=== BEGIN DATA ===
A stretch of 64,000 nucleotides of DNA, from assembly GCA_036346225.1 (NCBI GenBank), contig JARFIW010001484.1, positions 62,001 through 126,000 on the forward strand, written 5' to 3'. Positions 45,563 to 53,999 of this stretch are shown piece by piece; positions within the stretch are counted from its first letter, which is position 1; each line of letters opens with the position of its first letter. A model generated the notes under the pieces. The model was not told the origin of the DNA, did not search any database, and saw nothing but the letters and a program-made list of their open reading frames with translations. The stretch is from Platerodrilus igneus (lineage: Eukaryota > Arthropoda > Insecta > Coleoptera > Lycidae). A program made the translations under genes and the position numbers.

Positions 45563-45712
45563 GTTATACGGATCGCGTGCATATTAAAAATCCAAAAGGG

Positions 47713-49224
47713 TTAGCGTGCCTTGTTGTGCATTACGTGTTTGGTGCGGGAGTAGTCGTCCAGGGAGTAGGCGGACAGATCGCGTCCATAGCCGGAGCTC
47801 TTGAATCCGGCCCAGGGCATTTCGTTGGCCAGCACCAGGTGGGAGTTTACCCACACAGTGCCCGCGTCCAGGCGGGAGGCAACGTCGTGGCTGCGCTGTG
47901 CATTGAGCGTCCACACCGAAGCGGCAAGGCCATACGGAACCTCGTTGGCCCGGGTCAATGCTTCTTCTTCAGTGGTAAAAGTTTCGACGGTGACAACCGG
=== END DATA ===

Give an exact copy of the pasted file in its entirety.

A stretch of 64,000 nucleotides of DNA, from assembly GCA_036346225.1 (NCBI GenBank), contig JARFIW010001484.1, positions 62,001 through 126,000 on the forward strand, written 5' to 3'. Positions 45,563 to 53,999 of this stretch are shown piece by piece; positions within the stretch are counted from its first letter, which is position 1; each line of letters opens with the position of its first letter. A model generated the notes under the pieces. The model was not told the origin of the DNA, did not search any database, and saw nothing but the letters and a program-made list of their open reading frames with translations. The stretch is from Platerodrilus igneus (lineage: Eukaryota > Arthropoda > Insecta > Coleoptera > Lycidae). A program made the translations under genes and the position numbers.

Positions 45563-45712
45563 GTTATACGGATCGCGTGCATATTAAAAATCCAAAAGGG

Positions 47713-49224
47713 TTAGCGTGCCTTGTTGTGCATTACGTGTTTGGTGCGGGAGTAGTCGTCCAGGGAGTAGGCGGACAGATCGCGTCCATAGCCGGAGCTC
47801 TTGAATCCGGCCCAGGGCATTTCGTTGGCCAGCACCAGGTGGGAGTTTACCCACACAGTGCCCGCGTCCAGGCGGGAGGCAACGTCGTGGCTGCGCTGTG
47901 CATTGAGCGTCCACACCGAAGCGGCAAGGCCATACGGAACCTCGTTGGCCCGGGTCAATGCTTCTTCTTCAGTGGTAAAAGTTTCGACGGTGACAACCGG